Sunday, December 30, 2012

Vancouver Real Estate to collapse in 2013

Now when I say collapse what I really mean is a gradual decline of prices over 2013 and 2014 of roughly 25%.

Home and condo prices / sale records in Vancouver have taken a dive in 2012. Prices for single-family homes, condos and townhouses are down 4.5% and sales are down approx. 25%.

Normally the Vancouver housing market sells 88,000 homes per year. That is the average sold from the 2002 to 2011. The average typically doesn't fluctuate more than 5 to 10% above or below.

In 2012 sales dropped to 64,000 as of December 28th 2012. With only a couple days to go before the end of 2012 we really don't expect Vancouver's home sales to get above 68,000.

Especially when buyers aren't that interested in buying right now, due to combination of new mortgage changes, interests rates and the fact that almost everyone in the Vancouver real estate industry is predicting a collapse in 2013.

So here is the thing... Lets do some math. Lets say they did manage to sell 66,000 before the end of 2012. That means Vancouver's home sales are down by 25%. That is a huge drop!

To be fair the Vancouver real estate market, especially the condo market, has been in a slump since 2009. They've been kind of waiting around, half expecting a crash, but nothing really happening that would become the tipping point.

Something like a recession, to push the real estate market over the cliff. Instead its just been stagnated and in 2012 its even been in a slow decline as buyers have stopped buying.

To have a huge rapid decline, like a drop of 25 to 50% in the space of a year or two, you would need something bad to happen that would hurt the local economy. A fiscal cliff.

But it just isn't happening, which is why I am currently predicting Vancouver will continue to see a gradual decline well into 2014. I don't think we will see a huge decline in the Spring of 2013. I think we might see a sharper decline in the Autumn of 2013...

But I think Vancouver's home prices will overall drop about 20 to 25% by the beginning of 2015, and I think it will then suddenly drop an extra 15% in 2015 as Canada is hit by a recession.

Now you might say this is a pretty radical and detailed prediction for the future of real estate in Vancouver. And you are certainly free to think and say it.

But my predictions are based on pattern observation. I see a pattern developing in Vancouver, and I think that pattern shows a gradual decline until a recession in 2015.

To confirm, here is my precise predictions:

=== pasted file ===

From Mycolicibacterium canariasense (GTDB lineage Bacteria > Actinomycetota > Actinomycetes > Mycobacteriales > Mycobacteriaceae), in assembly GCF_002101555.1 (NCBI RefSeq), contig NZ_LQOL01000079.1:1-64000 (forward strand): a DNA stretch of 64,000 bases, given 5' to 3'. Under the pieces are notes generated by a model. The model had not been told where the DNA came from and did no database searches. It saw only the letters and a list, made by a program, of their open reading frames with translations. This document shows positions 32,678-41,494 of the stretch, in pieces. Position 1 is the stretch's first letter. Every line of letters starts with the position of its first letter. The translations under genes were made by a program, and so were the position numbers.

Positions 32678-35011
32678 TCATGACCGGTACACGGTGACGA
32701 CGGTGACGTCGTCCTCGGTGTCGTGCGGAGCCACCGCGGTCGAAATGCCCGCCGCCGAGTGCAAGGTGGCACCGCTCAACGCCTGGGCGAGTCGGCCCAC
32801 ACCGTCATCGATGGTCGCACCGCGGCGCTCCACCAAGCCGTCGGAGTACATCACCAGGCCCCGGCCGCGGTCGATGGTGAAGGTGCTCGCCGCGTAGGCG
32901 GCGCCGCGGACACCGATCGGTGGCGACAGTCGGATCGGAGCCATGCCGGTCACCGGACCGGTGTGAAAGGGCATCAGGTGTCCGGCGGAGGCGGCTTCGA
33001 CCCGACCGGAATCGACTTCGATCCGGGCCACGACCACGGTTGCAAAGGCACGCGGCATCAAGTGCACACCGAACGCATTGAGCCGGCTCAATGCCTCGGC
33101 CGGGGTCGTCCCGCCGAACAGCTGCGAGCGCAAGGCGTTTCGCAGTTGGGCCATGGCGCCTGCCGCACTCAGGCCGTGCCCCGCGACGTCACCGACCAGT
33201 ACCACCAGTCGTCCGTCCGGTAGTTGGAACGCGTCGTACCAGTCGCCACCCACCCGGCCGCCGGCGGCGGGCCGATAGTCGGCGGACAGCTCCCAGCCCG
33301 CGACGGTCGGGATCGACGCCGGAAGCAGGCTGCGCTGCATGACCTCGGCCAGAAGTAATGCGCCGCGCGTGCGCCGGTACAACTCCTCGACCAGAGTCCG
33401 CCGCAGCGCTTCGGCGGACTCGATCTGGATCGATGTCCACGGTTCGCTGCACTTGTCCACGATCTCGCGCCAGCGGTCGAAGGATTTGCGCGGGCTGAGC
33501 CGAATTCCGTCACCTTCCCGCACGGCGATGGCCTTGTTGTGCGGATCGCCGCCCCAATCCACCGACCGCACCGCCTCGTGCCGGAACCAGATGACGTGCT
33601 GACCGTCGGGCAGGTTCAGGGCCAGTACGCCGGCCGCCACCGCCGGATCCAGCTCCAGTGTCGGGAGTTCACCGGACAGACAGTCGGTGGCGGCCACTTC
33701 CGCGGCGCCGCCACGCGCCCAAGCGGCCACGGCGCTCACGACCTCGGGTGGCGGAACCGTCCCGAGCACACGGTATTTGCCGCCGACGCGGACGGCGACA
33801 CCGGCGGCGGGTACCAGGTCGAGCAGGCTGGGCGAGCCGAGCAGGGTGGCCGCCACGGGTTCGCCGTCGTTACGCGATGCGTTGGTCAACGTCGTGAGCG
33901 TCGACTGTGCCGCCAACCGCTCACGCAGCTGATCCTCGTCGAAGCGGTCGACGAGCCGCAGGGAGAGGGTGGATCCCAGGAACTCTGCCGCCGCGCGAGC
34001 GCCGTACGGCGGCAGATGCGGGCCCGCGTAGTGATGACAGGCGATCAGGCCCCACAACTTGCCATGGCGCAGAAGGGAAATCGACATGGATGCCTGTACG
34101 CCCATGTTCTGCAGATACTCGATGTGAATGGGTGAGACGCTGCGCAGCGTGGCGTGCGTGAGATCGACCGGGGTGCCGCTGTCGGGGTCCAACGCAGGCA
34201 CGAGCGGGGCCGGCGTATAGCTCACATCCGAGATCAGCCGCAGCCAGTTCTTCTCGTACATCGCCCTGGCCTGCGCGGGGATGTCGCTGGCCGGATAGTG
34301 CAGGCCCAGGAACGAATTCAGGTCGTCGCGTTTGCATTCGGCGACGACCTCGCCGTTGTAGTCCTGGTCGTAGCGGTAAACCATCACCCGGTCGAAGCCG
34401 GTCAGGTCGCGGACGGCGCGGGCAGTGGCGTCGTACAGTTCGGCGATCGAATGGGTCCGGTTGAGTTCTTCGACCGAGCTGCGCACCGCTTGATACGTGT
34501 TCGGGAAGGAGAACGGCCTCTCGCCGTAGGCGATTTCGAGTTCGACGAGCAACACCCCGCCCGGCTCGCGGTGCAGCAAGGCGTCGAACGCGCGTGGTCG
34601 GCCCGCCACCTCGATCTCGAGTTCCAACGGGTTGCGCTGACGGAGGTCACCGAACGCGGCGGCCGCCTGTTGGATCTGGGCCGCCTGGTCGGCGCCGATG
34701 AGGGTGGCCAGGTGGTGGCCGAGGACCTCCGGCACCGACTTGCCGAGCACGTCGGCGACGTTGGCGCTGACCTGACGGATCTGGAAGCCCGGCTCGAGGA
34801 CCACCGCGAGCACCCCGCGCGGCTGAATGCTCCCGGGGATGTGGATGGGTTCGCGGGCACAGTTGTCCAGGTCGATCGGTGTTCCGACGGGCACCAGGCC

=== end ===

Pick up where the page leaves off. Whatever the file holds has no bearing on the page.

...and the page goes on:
Spring 2013 - Sales slump. Normally Spring is the best time of year for real estate sales, but in 2013 it will be down on sheer volume and prices will drop about 3 to 6% compared to an all time high.

Autumn 2013 - Sales worsen. Inventory of unsold homes becomes worse. Prices drop an additional 4 to 7% by the end of the year, making the total for the year down 7 to 13%.

Spring 2014 - Pre Recession Slump. People keep expecting prices to level out and reach bottom, but prices continue to drop another 4 to 8%.

Autumn 2014 - Sales slow to a crawl. Starts to bottom out when prices hit approx. 24 to 29% below the May 2012 average price.

2015 - The recession hits Canada full throttle and prices plummet an extra 10 to 15% in 2015.

Now you might think this seems a bit extreme. But I should tell you that Vancouver's index price for single-family homes, condos and townhouses stood at $596,900 in November of 2012 – a drop of 4.5 per cent since hitting $625,100 in May of 2012 (the highest point).

All it needs to is for the average price for that index to drop another 4% to $575,000 by May of 2013. Or worse, to an average of $556,000.

And by the following year, May 2014 to drop to somewhere between $531,000 and $469,000.

I predict Vancouver's condo market will be the most effected and see the deepest slide in prices during the next 3 years. New condo builds will crawl to a stop by 2014.

How accurate my estimates are a matter of debate, but it will be interesting to wait and see if I am right.

Additional note, I am expecting one of two things in 2016.

Either prices will stay slumped, with only marginal 1% gains in 2017... Or a swift rebound of 4 to 8% in prices. But that will depend on how deep the recession is during 2015 - 2016.

I am expecting a similar slide in Toronto, but I don't expect it to dramatically effect prices in Toronto until 2014, and I am predicting the price changes in Toronto to be much more delayed and sudden. Gradual decline in Vancouver, sudden impact in Toronto.

Various other markets across Canada will also see varying degrees of gradual decline and sudden impact. I am predicting more gradual declines in Western Canada and these changes will spread eastward. When it reaches Toronto and Montreal the effect will be like an iceberg hitting the Titanic.